Any serious inquiry about improving the quality of a university must begin with an examination of its faculty promotion and merit procedures, since a university’s quality cannot be higher than that of its faculty. In this essay, we will examine the tenure track or regular faculty promotion and merit systems at the University of California, Davis, and Wuhan University, with a view towards understanding how they motivate the professoriate and foster creativity. In our analysis, we will pay special attention to compensation, as well as to work-life balance, issues.

Beyond the Ivy Islands: Building Undergraduate Teaching Muscle in Public Universities Without Detracting from Research, by Steven G. Brint

Steven G. Brint
2012

Reviewing Andrew Delbanco’s new book, College: What It Was, Is, and Should Be, this paper explores the current shifts in the college model—particularly those occurring at overstressed public campuses—and offers suggestions for improving teaching effectiveness in “dustbowl” classrooms to avoid the progressive mechanization of the undergraduate curriculum over the next decade and a growing exodus from public universities to online colleges-in-name-only.

EXPLORING CANDIDATES, ELECTIONS, CAMPAIGNS, AND EXPENDITURES IN CALIFORNIA COMMUNITY COLLEGE DISTRICTS, 2004-2010

Patrick Murphy
Max Neiman
Jelena Hasbrouck
2012

Previous recommendations to eliminate the district-level, elected boards have met with strong local resistance, particularly from faculty. The findings in this report do little to strengthen the case for locally elected, community college boards, however.

CLARK KERR: TRIUMPHS AND TURMOIL

David P. Gardner
2012

This paper is a personal recollection of Clark Kerr and his presidency of the University of California by a friend of 43 years, not from a distance, but as a former student, colleague and successor president of the University. It is also a summary remembrance of the contributions made by his three most influential predecessors. These three presidents: Gilman (1872-75), Wheeler (1899-1919), and Sproul (1930-1958), essentially defined the trail of history that led to and helped shape Kerr’s own presidency (1958-1967).

PORTRAIT OF THE DISENGAGED

Steven G. Brint
Allison M. Cantwell
2012

The topic of undergraduate academic engagement has been a matter of intense inquiry for more than a generation. This paper examines the other side of the coin: the size and characteristics of academically disengaged populations. Drawing on classic sociological work on conformity and deviance, we theorize four dimensions of student academic disengagement: values disengagement, behavioral disengagement, alternative involvement, and interactional disengagement.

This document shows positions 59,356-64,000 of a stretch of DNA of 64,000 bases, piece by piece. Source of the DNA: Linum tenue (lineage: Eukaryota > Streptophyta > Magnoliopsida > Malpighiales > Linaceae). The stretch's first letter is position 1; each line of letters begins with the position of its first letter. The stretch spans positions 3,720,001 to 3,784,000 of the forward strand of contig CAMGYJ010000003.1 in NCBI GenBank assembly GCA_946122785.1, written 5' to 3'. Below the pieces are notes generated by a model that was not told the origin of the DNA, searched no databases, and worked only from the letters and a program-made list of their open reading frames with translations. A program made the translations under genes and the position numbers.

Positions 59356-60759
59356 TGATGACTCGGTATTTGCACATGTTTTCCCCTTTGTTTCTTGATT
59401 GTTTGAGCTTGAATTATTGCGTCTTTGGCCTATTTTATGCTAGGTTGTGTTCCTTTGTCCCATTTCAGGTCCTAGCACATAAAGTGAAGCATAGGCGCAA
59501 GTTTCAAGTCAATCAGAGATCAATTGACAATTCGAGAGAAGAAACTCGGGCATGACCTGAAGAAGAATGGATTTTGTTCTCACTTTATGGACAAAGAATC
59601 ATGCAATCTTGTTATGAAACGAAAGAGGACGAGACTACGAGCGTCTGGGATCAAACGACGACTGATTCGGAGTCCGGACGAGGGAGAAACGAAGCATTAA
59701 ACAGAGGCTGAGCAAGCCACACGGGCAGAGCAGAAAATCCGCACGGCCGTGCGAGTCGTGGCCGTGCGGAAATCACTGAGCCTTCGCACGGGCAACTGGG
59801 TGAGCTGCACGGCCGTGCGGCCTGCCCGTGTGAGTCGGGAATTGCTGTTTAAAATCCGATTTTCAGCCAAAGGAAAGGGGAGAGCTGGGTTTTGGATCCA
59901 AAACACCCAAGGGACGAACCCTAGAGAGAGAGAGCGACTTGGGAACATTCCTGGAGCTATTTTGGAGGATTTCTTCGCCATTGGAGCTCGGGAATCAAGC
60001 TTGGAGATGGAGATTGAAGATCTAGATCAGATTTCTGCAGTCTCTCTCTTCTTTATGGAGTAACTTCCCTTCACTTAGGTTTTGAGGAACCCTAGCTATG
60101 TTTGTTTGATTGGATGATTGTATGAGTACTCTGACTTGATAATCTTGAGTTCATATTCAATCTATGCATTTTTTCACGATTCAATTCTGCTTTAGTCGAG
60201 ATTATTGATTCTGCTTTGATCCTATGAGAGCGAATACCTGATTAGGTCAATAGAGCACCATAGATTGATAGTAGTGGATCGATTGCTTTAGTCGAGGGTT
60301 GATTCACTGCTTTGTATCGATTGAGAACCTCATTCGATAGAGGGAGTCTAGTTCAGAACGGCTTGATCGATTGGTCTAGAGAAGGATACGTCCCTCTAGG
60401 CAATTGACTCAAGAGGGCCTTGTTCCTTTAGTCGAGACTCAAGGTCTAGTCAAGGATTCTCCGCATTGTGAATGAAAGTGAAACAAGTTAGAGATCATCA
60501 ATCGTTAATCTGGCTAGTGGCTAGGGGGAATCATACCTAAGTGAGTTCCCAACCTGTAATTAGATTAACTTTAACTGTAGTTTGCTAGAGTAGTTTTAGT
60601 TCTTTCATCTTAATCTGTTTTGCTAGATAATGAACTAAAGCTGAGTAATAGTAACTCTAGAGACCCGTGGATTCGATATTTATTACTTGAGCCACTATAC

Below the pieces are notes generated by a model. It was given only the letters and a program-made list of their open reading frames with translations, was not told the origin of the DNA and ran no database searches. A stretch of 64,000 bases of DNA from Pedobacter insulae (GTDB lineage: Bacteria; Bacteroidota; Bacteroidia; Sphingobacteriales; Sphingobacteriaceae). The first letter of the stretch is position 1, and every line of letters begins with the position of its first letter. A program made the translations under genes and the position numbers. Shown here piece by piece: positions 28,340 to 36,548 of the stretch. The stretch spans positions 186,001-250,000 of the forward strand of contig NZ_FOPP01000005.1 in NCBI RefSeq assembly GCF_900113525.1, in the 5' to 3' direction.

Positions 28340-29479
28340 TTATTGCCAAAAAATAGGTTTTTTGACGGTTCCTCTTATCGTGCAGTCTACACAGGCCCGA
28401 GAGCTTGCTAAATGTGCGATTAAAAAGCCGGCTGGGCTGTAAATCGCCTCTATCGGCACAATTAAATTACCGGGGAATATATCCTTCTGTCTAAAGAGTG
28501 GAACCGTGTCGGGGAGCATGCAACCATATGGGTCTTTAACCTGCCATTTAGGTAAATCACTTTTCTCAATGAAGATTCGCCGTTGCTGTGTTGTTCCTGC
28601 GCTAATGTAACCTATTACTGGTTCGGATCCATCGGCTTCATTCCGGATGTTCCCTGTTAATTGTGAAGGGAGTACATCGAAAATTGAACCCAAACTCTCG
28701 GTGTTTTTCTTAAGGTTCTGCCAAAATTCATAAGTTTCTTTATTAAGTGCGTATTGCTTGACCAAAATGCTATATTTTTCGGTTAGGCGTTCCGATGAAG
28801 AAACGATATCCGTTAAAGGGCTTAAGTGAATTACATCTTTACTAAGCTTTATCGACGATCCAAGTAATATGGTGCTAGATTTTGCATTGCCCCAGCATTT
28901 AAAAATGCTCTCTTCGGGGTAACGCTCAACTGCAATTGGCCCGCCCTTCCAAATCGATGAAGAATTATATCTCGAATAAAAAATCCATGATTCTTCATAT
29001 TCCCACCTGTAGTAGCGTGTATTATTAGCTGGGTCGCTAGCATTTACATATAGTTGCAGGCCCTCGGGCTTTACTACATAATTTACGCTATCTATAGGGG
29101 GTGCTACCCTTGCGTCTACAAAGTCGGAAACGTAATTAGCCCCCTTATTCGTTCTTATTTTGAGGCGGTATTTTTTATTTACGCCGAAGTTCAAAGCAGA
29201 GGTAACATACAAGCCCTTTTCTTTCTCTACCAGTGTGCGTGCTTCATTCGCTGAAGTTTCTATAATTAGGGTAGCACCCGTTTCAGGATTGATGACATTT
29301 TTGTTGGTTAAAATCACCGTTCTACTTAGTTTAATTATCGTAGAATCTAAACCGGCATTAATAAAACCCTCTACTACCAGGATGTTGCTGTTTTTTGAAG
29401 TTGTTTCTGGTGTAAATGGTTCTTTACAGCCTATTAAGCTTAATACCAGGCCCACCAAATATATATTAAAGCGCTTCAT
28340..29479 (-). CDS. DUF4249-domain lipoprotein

A New Approach to Analyzing University Prestige and Internal Resource Allocation: Geometric Interpretations and Implications, by Yasumi Abe and Satoshi P. Watanabe

Yasumi Abe
Satoshi P. Watanabe
2012

The content of this paper is based solely on the original study reported in Abe and Watanabe (2012a) in which the authors develop a structured and innovative theory of optimal resource allocation and prestige maximization for an institution of higher education.

Tales of University Devolution: Organizational Behavior in the Age of Markets, by John Aubrey Douglass

John Aubrey Douglass
2012

n the wake of the Cold War era, America’s research universities became increasingly characterized by a tribal mentality among schools and departments, and disciplines. The surge in research funding, and the tremendous growth rate among the major public universities in particular, fostered the idea of the “multiversity” was becoming less communal, and less aware of the collective purpose.

Revisiting California Higher Education Coordination, by David E. Leveille

David E. Leveille
2012

Accountability in postsecondary education across the nation has matured for the most part over the past five years. The same cannot be said for California. In California, the limited attention to accountability is inconsistent to the heightened focus on accountability at the national level.